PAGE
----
A little research here at home helped me locate who the tent invasion of jumpy things were.  They are Terrestrial Amphipods or Sand Fleas and sometimes referred to as Lawn Shrimp as they turn orange after death.  (Crustacea: Amphipoda: Talitridae) Click here for detailed inforamation.

Click on Orange Arrow as you did in the first audio clip.  Note that the photo should be credited to to : Sarah Gregg | Italy / Foter / CC BY-NC-SA

 

 

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About Just Jude

I grew up on a small farm in Michigan but have always felt the urge to wander and began doing so as a teenager. Since that time, I've hiked, biked and paddled in every season; not for sport, but for the journey.

Posted on April 18, 2015, in Bangs island, Casco Bay, Kayaking, Maine, Maine Coast, Nature, Photos, Solo Journeys, Twenty One Days at Sea and tagged , , , , , , , . Bookmark the permalink. 8 Comments.

  1. Yes, Jude, it’s amazing how the earth evolved to this point from when it was a covered with ice or water (or molten rock)!
    Sure seems like a lot of nature out there! 🙂 Those lawn shrimp sure look a lot like grammarus shrimp that occur in freshwater lakes, rivers, and ponds here in Illinois. Some people keep them in aquariums with their fish.

    Liked by 1 person

    • My travels and studies continuously reveal how little I know. A wonderful challenge for the rest of my days on this planet.
      aquariums are fine, just not my tent 😀

      Like

  2. I think you coped better than I would have with those hundreds of critters in your tent. Not knowing what they actually were would have been disconcerting. I guess if they were not biting you (?) then that’s something. Here, I am quite concerned about paralysis ticks. Other tick species don’t bother me as much. What a very interesting creature it was even though it caused you concern! Thank you for researching it for us and sharing the picture. Thank you also for sharing the lovely night sounds. How soothing to listen to nature instead of traffic, sirens and other city noise. We do live in an amazing world with so much to wonder at. There is always something to discover if only we are open to looking. Great post, Jude. 🙂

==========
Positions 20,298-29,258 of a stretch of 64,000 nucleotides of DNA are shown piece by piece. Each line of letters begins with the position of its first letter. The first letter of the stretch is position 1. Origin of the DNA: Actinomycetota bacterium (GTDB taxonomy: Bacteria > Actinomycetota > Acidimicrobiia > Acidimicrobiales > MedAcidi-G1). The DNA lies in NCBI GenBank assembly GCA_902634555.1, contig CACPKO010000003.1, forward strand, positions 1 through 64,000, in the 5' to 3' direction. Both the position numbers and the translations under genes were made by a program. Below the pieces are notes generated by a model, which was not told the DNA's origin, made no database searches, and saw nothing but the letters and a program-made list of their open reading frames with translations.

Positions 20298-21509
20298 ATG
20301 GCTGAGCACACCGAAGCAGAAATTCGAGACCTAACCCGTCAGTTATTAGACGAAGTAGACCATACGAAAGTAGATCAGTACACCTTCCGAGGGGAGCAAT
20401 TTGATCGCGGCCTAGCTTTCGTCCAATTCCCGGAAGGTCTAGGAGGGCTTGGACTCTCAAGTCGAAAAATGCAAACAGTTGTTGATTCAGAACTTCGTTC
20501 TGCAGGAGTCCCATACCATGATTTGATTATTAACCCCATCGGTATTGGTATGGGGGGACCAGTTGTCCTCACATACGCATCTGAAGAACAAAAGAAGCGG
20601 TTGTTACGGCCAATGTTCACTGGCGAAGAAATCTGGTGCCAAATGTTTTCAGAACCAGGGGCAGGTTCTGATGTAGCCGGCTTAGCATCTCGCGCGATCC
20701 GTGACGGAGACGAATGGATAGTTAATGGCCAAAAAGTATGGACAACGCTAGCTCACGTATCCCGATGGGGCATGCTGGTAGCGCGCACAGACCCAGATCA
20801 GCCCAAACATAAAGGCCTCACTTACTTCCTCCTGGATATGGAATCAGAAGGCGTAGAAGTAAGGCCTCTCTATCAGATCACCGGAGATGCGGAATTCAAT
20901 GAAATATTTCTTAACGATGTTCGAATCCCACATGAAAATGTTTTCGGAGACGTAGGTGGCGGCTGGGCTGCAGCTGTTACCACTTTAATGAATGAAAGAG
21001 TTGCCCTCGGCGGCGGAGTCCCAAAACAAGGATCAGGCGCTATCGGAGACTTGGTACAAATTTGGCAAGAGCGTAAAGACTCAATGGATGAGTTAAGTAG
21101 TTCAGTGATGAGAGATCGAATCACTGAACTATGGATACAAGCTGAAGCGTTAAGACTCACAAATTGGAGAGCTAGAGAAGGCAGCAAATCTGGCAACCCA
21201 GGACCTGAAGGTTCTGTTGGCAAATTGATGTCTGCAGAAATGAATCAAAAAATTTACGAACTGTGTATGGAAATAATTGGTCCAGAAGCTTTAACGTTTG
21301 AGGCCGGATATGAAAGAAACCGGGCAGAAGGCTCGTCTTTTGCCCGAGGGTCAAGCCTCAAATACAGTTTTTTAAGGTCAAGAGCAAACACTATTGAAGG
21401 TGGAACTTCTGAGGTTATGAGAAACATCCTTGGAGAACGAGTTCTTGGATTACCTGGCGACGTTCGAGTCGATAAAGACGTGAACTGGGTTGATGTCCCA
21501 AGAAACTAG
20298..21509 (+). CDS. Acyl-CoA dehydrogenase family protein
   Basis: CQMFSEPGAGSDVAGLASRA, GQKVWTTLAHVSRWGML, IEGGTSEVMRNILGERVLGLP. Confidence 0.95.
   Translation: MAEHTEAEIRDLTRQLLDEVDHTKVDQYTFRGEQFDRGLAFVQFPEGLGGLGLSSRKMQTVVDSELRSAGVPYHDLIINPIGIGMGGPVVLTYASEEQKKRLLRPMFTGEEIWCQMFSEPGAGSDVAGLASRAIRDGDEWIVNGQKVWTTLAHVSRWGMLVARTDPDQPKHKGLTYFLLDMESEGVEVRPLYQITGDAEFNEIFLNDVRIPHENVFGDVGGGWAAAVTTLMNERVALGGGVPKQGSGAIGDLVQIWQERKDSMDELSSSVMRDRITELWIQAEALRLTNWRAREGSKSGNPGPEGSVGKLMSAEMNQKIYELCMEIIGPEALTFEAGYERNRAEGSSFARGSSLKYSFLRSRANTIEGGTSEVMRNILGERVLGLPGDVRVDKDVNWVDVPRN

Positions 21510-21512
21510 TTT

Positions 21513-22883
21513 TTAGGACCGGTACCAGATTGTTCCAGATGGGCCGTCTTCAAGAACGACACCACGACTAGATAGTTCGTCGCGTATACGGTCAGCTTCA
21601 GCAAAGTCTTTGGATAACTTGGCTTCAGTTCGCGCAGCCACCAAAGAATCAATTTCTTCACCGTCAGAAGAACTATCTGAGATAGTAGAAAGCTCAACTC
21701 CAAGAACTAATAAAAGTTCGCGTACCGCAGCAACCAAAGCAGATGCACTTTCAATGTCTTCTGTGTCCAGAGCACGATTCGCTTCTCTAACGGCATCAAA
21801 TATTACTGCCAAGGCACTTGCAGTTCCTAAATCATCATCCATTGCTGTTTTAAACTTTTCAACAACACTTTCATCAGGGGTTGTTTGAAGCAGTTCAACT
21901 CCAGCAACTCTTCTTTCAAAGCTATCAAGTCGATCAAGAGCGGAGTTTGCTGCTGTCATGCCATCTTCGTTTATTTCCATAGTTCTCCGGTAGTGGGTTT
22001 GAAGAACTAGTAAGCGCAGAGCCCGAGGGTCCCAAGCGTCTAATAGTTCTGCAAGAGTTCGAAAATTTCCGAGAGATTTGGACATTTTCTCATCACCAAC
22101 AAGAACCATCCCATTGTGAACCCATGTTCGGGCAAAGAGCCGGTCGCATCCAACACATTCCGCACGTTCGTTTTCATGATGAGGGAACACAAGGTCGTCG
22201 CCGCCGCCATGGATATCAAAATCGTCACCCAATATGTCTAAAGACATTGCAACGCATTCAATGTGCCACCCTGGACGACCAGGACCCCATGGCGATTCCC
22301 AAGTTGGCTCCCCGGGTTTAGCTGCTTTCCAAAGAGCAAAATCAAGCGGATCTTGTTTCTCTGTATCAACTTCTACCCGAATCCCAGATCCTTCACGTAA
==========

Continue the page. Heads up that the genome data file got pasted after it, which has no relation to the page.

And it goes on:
Liked by 1 person

    • I coped due to years of bugs druing my travels. I once had an ant crawl inside my ear while sleeping on the ground. The pain near my eardrum woke me and it hurt! Didn’t what to do for a bit and still in pain. The plan that arose was soak my bandana to drip water inside my ear and drown the thing. I didn’t make it to “town” for five more days where I dug it out.
      Ticks are a different ‘animal and something to watch. City noise and lights can go away forever! Glad you liked the recordings. just for fun, I brought my mini-digital recorder with me.

      Liked by 1 person

  3. I think they’re still there; there’s a commune (that I visited many years ago in Tennessee) called “The Farm”; most of the many people who lived there lived in tents.

    Liked by 1 person

  4. Jude, Your terrestrial amphipods are fascinating little critters, and quite musical in their own way. (No matter how careful I am at securing my tent, something always finds a way in. Last time for me, it was tree frogs!) Enjoyed the eiders too! They are such beautiful birds. Happy Trails!

    Liked by 1 person